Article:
Canteen Kopje – the key archaeological and historic heritage site is located near Barkly West in the Northern Cape, South Africa.
Researchers from the university’s archaeological department are mounting efforts with the key stakeholders at the McGregor Museum, Sol Plaatje University, the University of Toronto, and the University of Pennsylvania to save this important research and tourism site.
“Various locations excavated over the years at this site preserve a lengthy archaeological sequence, including the earliest stone tools in southern Africa suggested to be 2.3 million years old, at least three phases of the Acheulean hand axe culture, the Middle and Later Stone Ages, and historic deposits that document the first contact between local inhabitants and the earliest miners in South Africa,” says Kathleen Kuman, Professor Emeritus from the Archaeological Department at the University of the Witwatersrand in Johannesburg.
On March 16, a private diamond mining company began work in a very sensitive area of the site and has been erecting fencing that not only includes the current excavations by the team of Wits scientists and by the University of Toronto but also part of the site developed for tourism, thus blocking access to the public as well as to the archaeologists.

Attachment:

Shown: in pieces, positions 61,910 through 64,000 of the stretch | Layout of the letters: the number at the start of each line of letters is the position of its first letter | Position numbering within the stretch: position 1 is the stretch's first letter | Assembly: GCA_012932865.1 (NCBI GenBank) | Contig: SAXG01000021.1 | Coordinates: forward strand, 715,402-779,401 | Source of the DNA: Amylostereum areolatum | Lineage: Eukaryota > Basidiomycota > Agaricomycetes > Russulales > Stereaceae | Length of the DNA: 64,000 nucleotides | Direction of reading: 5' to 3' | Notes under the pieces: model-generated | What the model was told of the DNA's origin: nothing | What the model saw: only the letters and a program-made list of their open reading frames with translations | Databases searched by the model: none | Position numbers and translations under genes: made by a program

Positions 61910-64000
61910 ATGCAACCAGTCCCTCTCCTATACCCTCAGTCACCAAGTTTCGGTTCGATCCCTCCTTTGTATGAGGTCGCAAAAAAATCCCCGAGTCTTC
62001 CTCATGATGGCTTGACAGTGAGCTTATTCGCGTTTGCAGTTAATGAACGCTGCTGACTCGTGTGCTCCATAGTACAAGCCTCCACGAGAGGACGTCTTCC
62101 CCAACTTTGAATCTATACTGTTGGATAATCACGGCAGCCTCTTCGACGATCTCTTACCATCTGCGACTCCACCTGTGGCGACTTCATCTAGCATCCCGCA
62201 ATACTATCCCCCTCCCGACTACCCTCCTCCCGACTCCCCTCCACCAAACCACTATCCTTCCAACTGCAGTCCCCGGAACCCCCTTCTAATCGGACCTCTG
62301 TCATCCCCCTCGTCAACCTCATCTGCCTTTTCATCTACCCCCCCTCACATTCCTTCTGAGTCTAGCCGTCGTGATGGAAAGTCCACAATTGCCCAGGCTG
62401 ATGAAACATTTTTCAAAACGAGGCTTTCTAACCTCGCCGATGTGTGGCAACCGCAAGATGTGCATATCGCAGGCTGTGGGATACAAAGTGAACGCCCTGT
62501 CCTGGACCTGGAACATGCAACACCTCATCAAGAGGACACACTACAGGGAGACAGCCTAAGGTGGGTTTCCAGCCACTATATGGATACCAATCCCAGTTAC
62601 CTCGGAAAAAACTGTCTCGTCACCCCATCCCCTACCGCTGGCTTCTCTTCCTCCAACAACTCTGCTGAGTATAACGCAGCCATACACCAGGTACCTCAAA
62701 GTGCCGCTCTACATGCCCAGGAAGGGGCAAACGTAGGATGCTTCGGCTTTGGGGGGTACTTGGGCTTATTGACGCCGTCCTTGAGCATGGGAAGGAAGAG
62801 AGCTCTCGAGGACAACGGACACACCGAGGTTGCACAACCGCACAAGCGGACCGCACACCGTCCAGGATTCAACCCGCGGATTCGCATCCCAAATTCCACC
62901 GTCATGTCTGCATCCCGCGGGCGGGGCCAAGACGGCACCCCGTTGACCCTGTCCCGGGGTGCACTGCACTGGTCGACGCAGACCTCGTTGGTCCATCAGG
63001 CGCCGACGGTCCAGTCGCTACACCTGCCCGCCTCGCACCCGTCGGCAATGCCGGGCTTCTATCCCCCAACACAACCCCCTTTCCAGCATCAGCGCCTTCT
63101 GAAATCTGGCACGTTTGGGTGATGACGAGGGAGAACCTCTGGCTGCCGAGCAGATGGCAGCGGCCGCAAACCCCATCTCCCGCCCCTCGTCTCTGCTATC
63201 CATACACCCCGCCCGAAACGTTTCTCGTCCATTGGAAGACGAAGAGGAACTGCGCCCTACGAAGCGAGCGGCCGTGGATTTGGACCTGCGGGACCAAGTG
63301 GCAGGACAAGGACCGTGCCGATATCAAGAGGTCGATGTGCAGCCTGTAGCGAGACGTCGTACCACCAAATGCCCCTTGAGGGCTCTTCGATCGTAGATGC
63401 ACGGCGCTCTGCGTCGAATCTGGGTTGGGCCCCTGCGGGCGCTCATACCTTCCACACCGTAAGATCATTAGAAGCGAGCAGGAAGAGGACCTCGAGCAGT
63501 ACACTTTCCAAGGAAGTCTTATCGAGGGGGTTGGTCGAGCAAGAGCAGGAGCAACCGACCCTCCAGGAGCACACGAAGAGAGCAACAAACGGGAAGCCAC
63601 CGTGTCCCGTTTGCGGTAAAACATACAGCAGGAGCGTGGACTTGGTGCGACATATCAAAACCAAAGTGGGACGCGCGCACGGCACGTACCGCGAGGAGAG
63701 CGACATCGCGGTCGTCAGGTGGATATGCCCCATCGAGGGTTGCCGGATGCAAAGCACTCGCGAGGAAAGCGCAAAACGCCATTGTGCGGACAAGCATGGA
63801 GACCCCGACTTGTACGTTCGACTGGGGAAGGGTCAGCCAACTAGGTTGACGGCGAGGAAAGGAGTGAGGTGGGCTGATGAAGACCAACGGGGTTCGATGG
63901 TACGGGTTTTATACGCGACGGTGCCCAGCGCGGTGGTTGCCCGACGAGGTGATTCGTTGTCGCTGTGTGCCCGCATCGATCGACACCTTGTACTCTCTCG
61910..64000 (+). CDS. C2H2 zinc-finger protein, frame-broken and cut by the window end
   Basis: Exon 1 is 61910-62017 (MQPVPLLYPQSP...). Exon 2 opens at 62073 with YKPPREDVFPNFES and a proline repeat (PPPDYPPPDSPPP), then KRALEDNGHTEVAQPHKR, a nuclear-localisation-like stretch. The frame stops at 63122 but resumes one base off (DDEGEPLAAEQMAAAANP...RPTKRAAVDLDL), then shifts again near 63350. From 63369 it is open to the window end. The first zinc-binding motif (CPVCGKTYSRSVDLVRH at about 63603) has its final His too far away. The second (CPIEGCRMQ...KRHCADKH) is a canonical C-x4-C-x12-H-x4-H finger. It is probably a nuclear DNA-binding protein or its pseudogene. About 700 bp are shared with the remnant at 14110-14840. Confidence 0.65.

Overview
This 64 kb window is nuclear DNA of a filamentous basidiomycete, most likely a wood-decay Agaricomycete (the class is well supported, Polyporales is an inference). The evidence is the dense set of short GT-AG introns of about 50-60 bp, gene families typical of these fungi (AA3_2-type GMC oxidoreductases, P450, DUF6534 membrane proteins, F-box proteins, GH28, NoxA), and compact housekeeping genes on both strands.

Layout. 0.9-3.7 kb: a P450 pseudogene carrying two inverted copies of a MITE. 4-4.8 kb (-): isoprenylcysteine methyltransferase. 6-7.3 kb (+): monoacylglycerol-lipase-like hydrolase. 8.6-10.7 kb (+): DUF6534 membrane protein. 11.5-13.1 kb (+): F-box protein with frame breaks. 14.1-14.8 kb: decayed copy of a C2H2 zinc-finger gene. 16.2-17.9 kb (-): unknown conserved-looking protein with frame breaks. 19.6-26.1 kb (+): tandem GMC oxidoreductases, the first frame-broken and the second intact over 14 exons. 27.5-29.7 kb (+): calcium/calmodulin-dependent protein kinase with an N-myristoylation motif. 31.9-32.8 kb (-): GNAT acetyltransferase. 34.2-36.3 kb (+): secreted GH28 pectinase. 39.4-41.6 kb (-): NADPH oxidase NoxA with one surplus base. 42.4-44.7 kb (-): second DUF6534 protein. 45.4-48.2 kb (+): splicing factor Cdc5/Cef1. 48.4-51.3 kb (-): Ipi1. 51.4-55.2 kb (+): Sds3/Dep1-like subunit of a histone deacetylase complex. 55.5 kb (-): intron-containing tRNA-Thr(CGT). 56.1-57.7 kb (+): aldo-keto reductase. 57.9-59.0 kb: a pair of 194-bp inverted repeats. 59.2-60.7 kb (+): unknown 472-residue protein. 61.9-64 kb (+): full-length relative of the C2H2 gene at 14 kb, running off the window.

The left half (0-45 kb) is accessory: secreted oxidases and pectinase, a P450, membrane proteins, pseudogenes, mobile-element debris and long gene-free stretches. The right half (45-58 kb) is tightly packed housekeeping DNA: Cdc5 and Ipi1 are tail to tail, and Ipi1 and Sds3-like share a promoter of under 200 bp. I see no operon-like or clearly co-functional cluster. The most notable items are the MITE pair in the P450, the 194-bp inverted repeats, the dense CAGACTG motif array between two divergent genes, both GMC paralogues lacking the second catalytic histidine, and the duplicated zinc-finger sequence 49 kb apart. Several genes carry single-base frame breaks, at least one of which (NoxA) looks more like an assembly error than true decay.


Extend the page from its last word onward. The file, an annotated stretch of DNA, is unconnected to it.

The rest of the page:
The scientists believe that the mining company has been operating under permit from the Department of Mineral Resources but without a permit from the South African Heritage Resources Agency (SAHRA), which is a direct contravention of the National Heritage Resources Act.
“All gazetted heritage sites in South Africa require a permit from SAHRA if they are to be disturbed in any way; hence this mining company is in contravention of an Act of the Republic of South Africa,” says Kuman.
Professor David Morris of the McGregor Museum in Kimberley has been dealing with the situation on the ground. He is the co-permit holder with Dr George Leader for the excavations in which Wits University staff and students have participated since 2007.
Kuman, who has supervised a number of students on the Canteen Kopje project, says: “This continued threat of mining and the activities of illegal miners over the years threaten to destroy both the ancient and more recent heritage of our country, along with the opportunity for our local students to further develop our knowledge of this important heritage.”
Morris has begun a funding application that will protect the site in future and further develop its tourism potential.
“For the sake of short-term financial gain in diamond mining, the long-term, more sustainable benefits to heritage tourism and to the archaeological research of much international importance are being jeopardised”, says Kuman.